What will you do to eradicate invasive species?

Species such as Chinese privet, Elaeagnus (autumn olive), Nandina, English ivy, honeysuckle, and fire ants present a challenge at Sandy Creek Nature Center. In some parts of the site, they have crowded out native vegetation, changing the nature and ecology of the forest and limiting important sources of food for year round and migratory animals. This project utilizes prescribed fire, handcutting, mechanical mulching, and targeted application of herbicides to remove non-native species. The creation of a more diverse habitat allows native plants and animals to thrive at Sandy Creek Nature Center. This provides educational opportunities to understand the importance of control and eradication of exotic invasives.

Show All Answers

1. Why create a managed forest at Sandy Creek Nature Center?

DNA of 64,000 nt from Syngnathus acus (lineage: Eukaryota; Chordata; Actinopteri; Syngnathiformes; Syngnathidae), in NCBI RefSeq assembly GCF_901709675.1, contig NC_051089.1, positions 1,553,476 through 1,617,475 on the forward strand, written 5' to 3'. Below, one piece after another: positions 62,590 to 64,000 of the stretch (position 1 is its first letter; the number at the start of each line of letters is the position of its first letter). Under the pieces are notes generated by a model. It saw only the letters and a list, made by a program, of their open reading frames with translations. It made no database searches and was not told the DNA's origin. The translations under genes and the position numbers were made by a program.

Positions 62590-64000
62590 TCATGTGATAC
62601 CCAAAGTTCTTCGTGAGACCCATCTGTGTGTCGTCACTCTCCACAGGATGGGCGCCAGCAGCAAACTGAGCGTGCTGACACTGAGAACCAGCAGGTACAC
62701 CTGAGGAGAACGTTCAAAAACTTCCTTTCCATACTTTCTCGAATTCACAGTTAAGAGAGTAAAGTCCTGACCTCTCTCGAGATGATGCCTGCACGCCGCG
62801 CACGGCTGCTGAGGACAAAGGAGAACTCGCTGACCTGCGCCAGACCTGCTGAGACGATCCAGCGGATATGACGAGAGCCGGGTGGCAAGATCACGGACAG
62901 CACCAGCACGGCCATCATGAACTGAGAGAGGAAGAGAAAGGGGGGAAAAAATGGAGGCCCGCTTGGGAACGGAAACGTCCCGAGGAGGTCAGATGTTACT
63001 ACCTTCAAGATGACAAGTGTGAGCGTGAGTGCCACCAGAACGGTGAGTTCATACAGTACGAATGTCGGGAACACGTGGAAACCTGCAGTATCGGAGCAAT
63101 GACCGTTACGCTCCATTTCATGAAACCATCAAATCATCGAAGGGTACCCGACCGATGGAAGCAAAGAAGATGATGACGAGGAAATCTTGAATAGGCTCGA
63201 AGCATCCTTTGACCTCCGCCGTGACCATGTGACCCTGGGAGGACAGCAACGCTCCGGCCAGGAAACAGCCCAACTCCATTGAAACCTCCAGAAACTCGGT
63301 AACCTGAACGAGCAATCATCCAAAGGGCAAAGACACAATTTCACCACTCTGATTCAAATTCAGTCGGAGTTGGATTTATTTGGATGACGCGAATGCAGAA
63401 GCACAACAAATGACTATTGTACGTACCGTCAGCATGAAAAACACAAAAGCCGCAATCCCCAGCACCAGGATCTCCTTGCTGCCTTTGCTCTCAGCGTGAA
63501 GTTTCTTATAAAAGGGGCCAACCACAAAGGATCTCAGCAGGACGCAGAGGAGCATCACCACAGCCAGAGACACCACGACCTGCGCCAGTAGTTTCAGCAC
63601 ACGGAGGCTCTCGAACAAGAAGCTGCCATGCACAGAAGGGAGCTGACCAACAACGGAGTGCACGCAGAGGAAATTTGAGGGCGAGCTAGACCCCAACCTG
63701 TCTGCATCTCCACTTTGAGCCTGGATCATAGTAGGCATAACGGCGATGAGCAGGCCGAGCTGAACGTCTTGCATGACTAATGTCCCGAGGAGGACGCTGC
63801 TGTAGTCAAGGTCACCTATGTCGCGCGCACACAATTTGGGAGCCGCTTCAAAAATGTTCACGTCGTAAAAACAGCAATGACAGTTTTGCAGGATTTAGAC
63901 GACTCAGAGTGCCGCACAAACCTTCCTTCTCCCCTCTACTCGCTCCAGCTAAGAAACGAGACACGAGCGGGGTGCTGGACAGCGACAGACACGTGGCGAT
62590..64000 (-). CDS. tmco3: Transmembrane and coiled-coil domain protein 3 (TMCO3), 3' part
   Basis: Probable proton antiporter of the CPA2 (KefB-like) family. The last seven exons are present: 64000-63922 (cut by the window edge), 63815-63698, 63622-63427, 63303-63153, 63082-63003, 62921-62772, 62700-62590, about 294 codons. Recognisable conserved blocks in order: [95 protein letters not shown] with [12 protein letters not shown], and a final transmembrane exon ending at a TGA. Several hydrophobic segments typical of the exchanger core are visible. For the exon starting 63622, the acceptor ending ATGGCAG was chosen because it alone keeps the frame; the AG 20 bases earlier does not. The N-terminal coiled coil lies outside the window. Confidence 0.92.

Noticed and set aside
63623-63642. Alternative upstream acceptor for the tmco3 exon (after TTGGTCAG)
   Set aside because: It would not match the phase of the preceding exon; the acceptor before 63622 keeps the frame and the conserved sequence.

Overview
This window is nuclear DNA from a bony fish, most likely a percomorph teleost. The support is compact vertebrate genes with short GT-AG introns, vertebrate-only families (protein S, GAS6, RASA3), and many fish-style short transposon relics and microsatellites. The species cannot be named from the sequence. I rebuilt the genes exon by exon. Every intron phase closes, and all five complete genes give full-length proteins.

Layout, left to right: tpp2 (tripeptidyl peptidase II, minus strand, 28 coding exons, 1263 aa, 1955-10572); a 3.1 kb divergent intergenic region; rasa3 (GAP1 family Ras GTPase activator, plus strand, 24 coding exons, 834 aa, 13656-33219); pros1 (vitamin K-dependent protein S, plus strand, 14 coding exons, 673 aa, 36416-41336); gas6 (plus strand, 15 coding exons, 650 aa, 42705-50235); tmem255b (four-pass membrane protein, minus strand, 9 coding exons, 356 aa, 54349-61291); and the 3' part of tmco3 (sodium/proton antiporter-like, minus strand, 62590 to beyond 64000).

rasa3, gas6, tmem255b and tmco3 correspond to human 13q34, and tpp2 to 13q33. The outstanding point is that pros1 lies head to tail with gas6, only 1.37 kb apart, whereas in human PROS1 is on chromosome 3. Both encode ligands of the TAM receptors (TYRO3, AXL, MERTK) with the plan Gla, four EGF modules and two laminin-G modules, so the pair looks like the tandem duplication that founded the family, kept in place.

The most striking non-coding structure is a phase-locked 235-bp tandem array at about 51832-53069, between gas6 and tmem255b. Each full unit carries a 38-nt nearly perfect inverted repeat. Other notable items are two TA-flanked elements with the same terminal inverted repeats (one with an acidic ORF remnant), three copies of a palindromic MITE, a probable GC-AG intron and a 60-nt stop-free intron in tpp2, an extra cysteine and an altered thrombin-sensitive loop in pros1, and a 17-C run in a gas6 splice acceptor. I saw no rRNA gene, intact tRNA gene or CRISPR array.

2. How much of the nature center will be used for the managed forest?
3. Where will the managed forest be located?
4. Will the managed forest be all pine?
5. What is the history of this part of the property?
6. The land is already forested, why not leave it as is?
7. How will the managed forest address these problems?
8. Won’t letting more sunlight reach the ground create a lot of underbrush?
9. Are controlled burns safe?
10. Is clear-cutting part of the managed forest plan?
11. How are the other sites managed?
12. When does work start?
13. Is clearing and thinning the best way to create the managed forest?
14. How will you keep the Nature Center looking attractive?
15. Will the activity affect any rare or endangered species?
16. What will you do to eradicate invasive species?
17. How will you pay for it?
18. Do you have support from the community and forestry experts?
19. Is there an approval process?
20. How can I learn more?